I had this approach of learning from my competition all to myself…although I always would have been willing to share everything and anything I was learning about this wacky little marketplace of mailers, brokers and managers with anyone who would have asked me.
In fact, it is really not relevant to think of two list managers as competitors…if a mailer/broker can make my list work and your list work they will mail BOTH or our lists…direct mail was a business that was always an “and” rather than an “or” when it came to mailing as many relevant lists as possible.
In an online launch you don’t just work with one affiliate do you?
I became the guy who coined the phrase,“Data cards are guilty until proven innocent”; and when I presented to list brokers, of course I brought data cards but I came armed with a whole lot more.
I also brought the promotions that got the name on to those data cards (i.e. the lists)…which led to discussions about the psychology behind how those buyers and subscribers got there in the first place, and how that related to the mailer’s philosophy of selling.
We were in a direct marketing strategy session and not just figuring out which lists to mail.
I even went as far as showing mailing pieces from a specific copywriter and explained that the mailer’s copywriter was using a similar approach to ours…and therefore there was a synergy between the lists that would never be discovered on a data card.
All of this was made possible by simply spending time with the salespeople who were doing the same job I was doing…and finding out all of the gaps in how they did it…and how I could differentiate what had become a commoditized selling process.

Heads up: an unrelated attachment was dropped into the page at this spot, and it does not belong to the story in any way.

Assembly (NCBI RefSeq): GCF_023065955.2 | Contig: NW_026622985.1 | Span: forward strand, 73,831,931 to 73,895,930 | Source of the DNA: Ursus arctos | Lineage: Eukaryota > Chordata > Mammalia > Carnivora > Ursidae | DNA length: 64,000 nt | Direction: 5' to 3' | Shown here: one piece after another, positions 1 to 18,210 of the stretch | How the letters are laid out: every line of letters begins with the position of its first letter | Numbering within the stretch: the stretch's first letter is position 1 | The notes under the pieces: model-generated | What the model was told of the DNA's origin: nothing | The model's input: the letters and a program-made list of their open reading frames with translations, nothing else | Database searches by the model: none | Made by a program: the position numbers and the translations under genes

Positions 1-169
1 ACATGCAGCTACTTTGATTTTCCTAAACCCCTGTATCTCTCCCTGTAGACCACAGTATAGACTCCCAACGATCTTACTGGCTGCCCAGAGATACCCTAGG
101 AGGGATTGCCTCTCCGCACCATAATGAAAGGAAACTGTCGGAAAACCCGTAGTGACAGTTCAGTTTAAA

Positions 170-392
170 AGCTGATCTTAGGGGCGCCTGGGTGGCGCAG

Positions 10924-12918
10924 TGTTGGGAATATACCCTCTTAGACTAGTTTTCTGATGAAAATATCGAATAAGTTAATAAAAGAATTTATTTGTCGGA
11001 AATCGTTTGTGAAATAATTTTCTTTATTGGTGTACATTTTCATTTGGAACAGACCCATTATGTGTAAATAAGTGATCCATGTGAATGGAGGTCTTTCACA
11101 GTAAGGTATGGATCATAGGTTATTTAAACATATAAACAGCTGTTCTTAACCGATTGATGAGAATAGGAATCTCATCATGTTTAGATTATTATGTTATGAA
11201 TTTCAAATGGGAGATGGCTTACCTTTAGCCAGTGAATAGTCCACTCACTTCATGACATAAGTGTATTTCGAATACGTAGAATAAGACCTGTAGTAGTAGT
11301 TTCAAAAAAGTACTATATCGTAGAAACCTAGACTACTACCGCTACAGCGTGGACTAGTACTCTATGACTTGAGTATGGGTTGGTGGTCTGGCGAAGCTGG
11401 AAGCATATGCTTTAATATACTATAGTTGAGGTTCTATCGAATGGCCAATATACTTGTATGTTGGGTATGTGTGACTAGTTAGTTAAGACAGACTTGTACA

Plus…there was no way that a data card by itself could tell the full story about a list; and as you know, if you get the list wrong, no irresistible offer coupled with world class copy will make up for targeting the wrong audience.
Fast forward to when I was on the other side of the desk as a mailer.
I created a work sheet that every list broker who worked on my mailings had to fill out for me on every list they recommended, forcing the list managers to make a compelling case to mail their list to my broker, a case that they were not forced to make in the past.
I required my list brokers to attach a mailing piece (or a photocopy of one) that showed me how the names were generated.
This is a PDF of a cover story from a trade magazine in 1994 about the worksheet I created. Let me know what you think.
I believe the logic behind this kind of list research applies to all media today even though most of the lists you use online don’t have data cards attached to them.
And fast forward some more to the present where my obsession with list selection– and why 41% is a majority–is something that I can never get out of my head.
The best news of all, from my selfish perspective, is that I didn’t die when the Internet came along.
One simple way I made sure I would survive was being a student of my competitors (which is something that never goes out of style).
And neither does knowing a ton about the lists you promote to.